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Fifth Sunday in Easter (Year C)

Dear Parishioners,  “Now has the Son of Man been glorified, and God has been glorified in him.” What has just happened that Jesus should talk this way? These words which open today’s Gospel place us back on Holy Thursday, after the Last Supper, and immediately after Judas’s departure. In both of these things his Passion is already present. The betrayal of Judas sets in motion Jesus’s death but it is the love of God driving him to make of himself an offering for our salvation which is the true cause. This love has already been manifested in a hidden way in the Eucharist, and its full manifestation at the Cross constitutes his and the Father’s glorification. Death on a Cross would appear to be the very opposite of glorious, but if glory ultimately has to do with manifestation, then the Cross is truly the place where the Father and the Son will be glorified. In the Son’s complete offering of himself the Father’s true face will at last be fully revealed. We now know who God is: the one who loved the world this much. “From this time forward” Jesus will say a little later this same night, “you have both seen and known the Father”. But the glorification that the Cross represents is not complete without the Resurrection. This is what Jesus alludes to when he speaks of the Father in turn glorifying the Son in himself. The Father is glorified at the Cross only if we can identify Jesus with God: it is at the Resurrection, which is Jesus’s glorification in the Father, that this becomes truly evident to the disciples. In this Easter light we look back at the Cross, and all of Jesus’s life, and now can see, through his humanity, the glory of God humbling itself out of love to lift us up.  In Jesus’s last words he speaks of another kind of glory, of manifestation, without which the first two could have no effect in the world. The truth which shines forth in the Death and Resurrection of Christ, and which alone has power to save, can only reach the world through our witness, and this witness is primarily a question of the love we have for one another, a love like His. Only through this will people be able to touch the redeeming love of God: without it this truth of all truths will only seem so many empty words. Let us set no limits to this love in our lives. So much is at stake, so much to be won for the world by the witness we give! Br. Jan

Fourth Sunday of Easter (Year C)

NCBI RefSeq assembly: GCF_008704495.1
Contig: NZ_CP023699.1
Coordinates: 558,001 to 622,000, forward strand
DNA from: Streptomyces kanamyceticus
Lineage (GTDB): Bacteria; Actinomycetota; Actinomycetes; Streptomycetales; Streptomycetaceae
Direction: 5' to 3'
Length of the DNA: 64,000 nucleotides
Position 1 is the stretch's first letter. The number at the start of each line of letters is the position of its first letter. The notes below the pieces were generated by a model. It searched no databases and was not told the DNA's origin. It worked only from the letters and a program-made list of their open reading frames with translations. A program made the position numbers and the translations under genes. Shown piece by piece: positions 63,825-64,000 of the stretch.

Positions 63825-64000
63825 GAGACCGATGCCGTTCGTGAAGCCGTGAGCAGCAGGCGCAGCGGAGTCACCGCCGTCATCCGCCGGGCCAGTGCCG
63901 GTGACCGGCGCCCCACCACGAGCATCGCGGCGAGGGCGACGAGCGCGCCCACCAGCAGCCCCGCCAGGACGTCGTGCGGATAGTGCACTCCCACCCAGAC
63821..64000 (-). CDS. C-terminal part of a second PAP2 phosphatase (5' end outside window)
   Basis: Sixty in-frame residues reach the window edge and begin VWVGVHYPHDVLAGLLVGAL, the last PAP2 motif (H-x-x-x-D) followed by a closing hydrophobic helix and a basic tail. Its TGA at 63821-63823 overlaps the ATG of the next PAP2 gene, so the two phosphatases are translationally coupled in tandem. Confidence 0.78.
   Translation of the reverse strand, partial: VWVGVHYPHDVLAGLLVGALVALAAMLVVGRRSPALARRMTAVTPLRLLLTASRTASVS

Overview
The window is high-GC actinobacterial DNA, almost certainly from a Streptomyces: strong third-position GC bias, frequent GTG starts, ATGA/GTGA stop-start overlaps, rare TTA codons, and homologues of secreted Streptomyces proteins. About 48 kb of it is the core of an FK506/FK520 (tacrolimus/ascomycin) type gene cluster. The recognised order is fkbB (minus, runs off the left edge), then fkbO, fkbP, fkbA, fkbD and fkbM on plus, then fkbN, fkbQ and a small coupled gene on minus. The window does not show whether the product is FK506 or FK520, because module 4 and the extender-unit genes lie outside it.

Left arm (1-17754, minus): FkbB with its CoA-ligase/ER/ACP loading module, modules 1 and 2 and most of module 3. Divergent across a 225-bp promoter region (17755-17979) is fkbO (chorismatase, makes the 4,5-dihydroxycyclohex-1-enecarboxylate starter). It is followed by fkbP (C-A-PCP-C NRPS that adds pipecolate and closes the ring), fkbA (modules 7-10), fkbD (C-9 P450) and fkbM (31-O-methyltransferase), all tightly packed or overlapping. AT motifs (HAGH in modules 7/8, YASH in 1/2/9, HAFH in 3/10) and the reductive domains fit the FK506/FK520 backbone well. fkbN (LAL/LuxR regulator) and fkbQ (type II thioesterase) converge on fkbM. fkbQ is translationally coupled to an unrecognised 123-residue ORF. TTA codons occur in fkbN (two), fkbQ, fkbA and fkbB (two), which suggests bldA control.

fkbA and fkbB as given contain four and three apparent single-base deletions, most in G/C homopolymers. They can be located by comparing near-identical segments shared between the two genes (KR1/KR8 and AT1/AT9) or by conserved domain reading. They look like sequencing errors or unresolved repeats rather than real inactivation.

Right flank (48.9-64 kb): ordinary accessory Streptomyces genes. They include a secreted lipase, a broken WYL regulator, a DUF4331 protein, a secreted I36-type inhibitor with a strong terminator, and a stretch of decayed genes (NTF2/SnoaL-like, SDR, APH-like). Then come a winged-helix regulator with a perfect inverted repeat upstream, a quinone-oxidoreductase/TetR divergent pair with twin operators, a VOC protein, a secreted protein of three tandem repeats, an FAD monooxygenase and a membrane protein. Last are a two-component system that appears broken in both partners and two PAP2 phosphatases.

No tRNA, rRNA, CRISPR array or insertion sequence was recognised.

Considering Diocesan Priesthood. Over the past couple of weeks Vatican Astronomer Br Guy Consolmagno SJ has been on a speaking tour of New Zealand. As expected he spoke of science and astronomy, but audiences were even more captivated when he reflected on life and love, hope and freedom, and of how his commitment to following Jesus Christ has enabled him to have even greater influence as an astronomer.  He was talking about the default human relationship between “outer space” and “inner space”. Most people make life choices without robust and honest consideration of their inner, personal, spiritual unique reality and needs. If we make these decisions considering only earthly realities and availabilities, (money, success and even relationships) we may experience a superficial and fleeting satisfaction, but will continue with a persistent dissatisfaction: “there must be more to life.” I was inspired by Br. Guy’s enthusiasm and happiness. It was evident from his manner and his words that he is striving to live full, and that he is happy. As a diocesan priest I can relate to this since this deep joy in life is also my experience. As a young man still in my teens I was already looking for more in life, an adventure that was worth a whole life. I have found this as a diocesan priest. Sure there have been ups and downs, but these highs and lows are the rich stuff of every healthy human life, and when we desire to live with God every reality of life finds purpose and promise. Perhaps you are a young(ish) man who has a sense that God might be calling you to consider life as a diocesan priest. Don’t be afraid of seriously considering this exciting possibility and don’t hesitate to speak to any priest, or contact the Vocations Director Fr. John O’Connor *protected email*. I also encourage parishioners to be active in your own promotion of vocations to diocesan priesthood to ensure that parishes are well served in the future. It is significant that of the almost 500 priests ordained in the United States this year, 92%  first considered priesthood as a real possibility when the suggestion was made to them by someone they respected. Fr. John O’Connor www.foodforfaith.org.nz